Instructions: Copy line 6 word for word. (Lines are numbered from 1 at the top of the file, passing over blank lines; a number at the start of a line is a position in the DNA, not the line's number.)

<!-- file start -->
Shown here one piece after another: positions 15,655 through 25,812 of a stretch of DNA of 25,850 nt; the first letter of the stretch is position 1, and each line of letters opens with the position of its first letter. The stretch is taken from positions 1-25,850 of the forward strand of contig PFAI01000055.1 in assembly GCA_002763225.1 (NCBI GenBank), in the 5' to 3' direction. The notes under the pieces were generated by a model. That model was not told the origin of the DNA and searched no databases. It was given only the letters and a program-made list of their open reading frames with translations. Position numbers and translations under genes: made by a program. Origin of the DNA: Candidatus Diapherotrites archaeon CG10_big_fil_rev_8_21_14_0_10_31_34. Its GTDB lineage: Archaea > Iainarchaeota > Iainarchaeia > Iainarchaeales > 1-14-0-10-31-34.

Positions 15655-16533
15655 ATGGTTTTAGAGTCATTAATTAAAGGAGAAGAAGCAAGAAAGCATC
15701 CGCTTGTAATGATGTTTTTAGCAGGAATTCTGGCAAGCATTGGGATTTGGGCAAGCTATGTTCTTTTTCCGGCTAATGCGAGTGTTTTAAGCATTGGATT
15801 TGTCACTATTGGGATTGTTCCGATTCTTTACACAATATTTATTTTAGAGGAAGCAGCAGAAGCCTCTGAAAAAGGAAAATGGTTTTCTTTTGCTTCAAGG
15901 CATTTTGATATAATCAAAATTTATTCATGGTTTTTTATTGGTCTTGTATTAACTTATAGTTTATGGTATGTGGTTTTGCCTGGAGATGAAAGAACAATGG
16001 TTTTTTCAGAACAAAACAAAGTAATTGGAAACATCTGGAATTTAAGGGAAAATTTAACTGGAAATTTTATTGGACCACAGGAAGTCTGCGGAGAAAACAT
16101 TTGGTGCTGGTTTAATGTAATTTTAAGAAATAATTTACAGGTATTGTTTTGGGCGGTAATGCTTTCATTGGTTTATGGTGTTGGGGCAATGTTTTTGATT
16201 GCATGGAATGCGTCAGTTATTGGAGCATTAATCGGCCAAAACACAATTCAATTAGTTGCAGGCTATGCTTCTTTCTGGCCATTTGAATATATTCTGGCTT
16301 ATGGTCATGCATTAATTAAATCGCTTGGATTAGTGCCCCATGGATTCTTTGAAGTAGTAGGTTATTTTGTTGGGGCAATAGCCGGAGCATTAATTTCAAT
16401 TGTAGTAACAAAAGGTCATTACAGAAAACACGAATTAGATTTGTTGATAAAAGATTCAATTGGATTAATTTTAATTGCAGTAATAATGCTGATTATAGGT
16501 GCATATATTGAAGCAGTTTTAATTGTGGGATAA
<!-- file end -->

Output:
15901 CATTTTGATATAATCAAAATTTATTCATGGTTTTTTATTGGTCTTGTATTAACTTATAGTTTATGGTATGTGGTTTTGCCTGGAGATGAAAGAACAATGG